Question: WGCNA pearson or bicor? Also, should I adjust module correlation Pvalues by Bonferroni?
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gravatar for jagoor93
13 months ago by
jagoor930
jagoor930 wrote:

Hello!

I am performing a network analysis on WGCNA. I had to separate the samples into 2 networks (depending on the tissue) due to the high variation between tissues. Each network is made by 15 samples (which is supposed to be the minimun acceptable).

In FAQ of WGCNA it is recommended to use bicor correlation rather than pearson correlation. However my data from the ovaries seems to perform better with pearson correlation. (There isnt much difference on the samples from the body).

I send attached the graphs of scale independence of the ovary network when using pearson and bicor.

Pearson

Pearson

Bicor

Bicor

In this case, should I use pearson? or use bicor even if the adjustment to the scale independence seems to be worse?

Also, from the module-trait graph I obtain certain Pvalues associated to each module and some of them are lower than 0.05. However if I adjust the Pvalue by bonferroni (or any other method) and the total number of modules, none of them becomes significant. Does it mean my data is useless? Can I use in further analysis the modules that are significantly associated to any of the traits with uncorrected Pvalues? I want to check for TF associated to the genes in each module to look for regulators of the associated traits (fecundity and lifespan). Should I modify any parameter to make them most significant? By now I have normalized the data (RNAseq data) according to what is said on FAQ on WGCNA page, I choose the soft threshold highlighted by the function picksoftthreshold and I am using signed hybrid networks. All the other parameters are the same than the default ones choosen on the tutorials.

Ovary network modules-trait

Thank you very much!

bicor network wgcna pearson • 1.8k views
ADD COMMENTlink modified 13 months ago by Kevin Blighe48k • written 13 months ago by jagoor930

Hello jagoor93,

The link you’ve added points to the page that contains the image, not the image itself. On ibb.co site, scroll down and look for a tab that says Embed codes. Click on this Embed codes tab. Copy the code in the HTML full image box. Post that line into your post here (instead of the link you've used) to parse the image in automatically.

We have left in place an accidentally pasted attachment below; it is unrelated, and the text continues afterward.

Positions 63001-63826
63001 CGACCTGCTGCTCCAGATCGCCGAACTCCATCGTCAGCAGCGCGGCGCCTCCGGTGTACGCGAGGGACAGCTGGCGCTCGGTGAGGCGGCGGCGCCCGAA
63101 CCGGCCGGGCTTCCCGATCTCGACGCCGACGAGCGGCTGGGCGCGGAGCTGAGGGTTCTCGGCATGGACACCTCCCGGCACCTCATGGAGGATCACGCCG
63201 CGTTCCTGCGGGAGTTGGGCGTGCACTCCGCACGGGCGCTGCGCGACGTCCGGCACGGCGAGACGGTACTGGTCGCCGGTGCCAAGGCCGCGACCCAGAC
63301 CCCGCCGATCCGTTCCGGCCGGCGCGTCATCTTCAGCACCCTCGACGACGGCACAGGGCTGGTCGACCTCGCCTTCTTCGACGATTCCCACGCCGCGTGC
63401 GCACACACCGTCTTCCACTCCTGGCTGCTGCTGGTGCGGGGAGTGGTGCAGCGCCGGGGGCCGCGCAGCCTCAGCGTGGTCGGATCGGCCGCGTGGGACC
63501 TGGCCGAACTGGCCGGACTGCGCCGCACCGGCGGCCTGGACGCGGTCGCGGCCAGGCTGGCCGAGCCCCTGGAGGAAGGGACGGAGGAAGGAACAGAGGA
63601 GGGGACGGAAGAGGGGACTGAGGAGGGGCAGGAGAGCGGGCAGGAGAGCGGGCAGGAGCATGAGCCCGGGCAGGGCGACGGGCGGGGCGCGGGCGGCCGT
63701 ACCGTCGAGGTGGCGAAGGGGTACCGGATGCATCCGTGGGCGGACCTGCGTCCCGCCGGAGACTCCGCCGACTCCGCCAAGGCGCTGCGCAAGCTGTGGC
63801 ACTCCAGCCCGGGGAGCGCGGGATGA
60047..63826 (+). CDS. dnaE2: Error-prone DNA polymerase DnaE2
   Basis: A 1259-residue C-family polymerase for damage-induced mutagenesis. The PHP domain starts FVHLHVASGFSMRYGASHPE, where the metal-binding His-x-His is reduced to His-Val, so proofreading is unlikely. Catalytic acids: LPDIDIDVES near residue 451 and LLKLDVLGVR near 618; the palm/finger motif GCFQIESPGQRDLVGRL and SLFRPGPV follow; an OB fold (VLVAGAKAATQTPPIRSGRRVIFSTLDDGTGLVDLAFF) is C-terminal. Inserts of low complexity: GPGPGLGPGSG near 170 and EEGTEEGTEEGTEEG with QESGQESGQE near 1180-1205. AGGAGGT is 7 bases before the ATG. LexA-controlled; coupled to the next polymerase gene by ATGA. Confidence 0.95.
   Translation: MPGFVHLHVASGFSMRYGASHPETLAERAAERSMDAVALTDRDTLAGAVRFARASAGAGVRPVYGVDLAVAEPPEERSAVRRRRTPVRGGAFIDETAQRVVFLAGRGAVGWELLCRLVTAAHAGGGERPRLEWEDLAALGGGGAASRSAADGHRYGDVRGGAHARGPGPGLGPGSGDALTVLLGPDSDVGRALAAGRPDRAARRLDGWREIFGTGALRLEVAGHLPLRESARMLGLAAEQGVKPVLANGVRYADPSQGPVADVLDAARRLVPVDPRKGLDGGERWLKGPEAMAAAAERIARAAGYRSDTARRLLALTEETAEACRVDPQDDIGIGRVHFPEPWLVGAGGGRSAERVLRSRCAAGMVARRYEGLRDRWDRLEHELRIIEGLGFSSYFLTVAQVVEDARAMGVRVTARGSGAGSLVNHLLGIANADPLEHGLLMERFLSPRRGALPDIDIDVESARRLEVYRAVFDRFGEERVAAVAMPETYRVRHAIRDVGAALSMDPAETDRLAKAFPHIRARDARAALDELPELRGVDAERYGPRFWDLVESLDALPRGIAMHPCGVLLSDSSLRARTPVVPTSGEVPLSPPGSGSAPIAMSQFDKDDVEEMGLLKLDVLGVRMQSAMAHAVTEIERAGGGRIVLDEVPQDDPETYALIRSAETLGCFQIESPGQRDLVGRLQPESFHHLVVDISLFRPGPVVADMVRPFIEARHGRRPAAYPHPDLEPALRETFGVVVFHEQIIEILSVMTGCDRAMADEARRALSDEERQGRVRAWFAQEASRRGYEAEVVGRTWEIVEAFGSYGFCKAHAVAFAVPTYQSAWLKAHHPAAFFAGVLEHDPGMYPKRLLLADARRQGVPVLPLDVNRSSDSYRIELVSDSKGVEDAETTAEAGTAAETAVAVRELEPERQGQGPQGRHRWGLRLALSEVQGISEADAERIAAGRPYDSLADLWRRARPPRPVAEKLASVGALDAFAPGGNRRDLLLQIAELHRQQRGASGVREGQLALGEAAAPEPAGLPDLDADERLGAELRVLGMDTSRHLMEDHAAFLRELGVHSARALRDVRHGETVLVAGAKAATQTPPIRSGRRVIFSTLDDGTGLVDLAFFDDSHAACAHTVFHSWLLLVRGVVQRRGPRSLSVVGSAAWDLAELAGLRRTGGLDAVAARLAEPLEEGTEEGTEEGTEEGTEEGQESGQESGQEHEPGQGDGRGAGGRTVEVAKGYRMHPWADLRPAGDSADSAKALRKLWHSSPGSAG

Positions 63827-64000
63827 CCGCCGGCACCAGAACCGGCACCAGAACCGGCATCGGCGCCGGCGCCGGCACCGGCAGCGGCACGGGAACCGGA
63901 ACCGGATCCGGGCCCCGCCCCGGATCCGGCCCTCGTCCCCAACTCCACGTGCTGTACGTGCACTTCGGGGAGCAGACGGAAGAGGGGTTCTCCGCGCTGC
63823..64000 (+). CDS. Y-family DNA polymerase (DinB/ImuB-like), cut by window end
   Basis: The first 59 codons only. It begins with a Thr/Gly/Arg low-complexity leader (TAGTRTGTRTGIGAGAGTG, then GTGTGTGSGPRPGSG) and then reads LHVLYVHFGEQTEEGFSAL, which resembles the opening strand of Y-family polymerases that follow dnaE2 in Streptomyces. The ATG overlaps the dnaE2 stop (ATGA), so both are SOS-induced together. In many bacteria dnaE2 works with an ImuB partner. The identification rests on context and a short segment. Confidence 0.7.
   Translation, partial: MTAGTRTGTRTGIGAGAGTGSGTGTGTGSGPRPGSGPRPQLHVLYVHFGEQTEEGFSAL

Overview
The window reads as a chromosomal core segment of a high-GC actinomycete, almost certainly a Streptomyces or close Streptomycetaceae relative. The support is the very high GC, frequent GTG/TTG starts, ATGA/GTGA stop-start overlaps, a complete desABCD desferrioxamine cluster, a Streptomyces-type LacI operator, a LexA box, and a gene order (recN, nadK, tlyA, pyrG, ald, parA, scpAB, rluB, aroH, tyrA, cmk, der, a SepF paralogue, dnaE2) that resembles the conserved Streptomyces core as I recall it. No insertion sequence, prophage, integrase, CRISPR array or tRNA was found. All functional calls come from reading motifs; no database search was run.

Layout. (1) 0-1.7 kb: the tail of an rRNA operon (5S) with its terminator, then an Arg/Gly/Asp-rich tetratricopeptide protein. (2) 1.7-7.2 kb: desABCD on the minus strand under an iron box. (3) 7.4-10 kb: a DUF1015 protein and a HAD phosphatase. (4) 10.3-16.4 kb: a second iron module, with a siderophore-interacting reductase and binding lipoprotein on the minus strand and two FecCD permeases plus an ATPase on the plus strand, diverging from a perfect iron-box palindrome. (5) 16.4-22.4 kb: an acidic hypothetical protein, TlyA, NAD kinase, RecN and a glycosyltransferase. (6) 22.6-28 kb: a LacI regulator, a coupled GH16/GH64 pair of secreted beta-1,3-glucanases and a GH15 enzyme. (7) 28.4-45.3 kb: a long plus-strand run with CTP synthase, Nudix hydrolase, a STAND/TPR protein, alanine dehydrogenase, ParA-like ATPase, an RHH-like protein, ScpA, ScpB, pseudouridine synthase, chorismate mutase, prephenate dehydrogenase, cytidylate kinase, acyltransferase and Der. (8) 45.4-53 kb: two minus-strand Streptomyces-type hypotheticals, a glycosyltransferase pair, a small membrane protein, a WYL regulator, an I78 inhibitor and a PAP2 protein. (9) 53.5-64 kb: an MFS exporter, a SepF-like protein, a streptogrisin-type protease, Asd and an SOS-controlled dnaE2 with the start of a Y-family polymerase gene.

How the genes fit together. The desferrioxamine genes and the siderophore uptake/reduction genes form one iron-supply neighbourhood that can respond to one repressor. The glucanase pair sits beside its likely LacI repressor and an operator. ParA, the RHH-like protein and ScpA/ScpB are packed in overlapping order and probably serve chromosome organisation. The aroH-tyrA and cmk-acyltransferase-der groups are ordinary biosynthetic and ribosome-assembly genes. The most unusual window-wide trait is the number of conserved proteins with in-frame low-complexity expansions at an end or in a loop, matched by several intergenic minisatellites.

I've corrected this for you on this occasion.

ADD REPLYlink written 13 months ago by andrew.j.skelton735.8k

Thank you very much!

ADD REPLYlink written 13 months ago by jagoor930
1
gravatar for Kevin Blighe
13 months ago by
Kevin Blighe48k
Kevin Blighe48k wrote:

I agree that Pearson looks better, particularly on the Scale Independence plot.

Also, from the module-trait graph I obtain certain Pvalues associated to each module and some of them are lower than 0.05. However if I adjust the Pvalue by bonferroni (or any other method) and the total number of modules, none of them becomes significant. Does it mean my data is useless? Can I use in further analysis the modules that are significantly associated to any of the traits with uncorrected Pvalues?

It does not mean that your data is useless. We faced the same issue using WGCNA in the lab in Boston (USA). We were eventually able to publish the data with the nominal (unadjusted) P values. Bonferroni correction is the most stringent P value adjustment, though - why not try with Benjamini-Hochberg?

I want to check for TF associated to the genes in each module to look for regulators of the associated traits (fecundity and lifespan). Should I modify any parameter to make them most significant?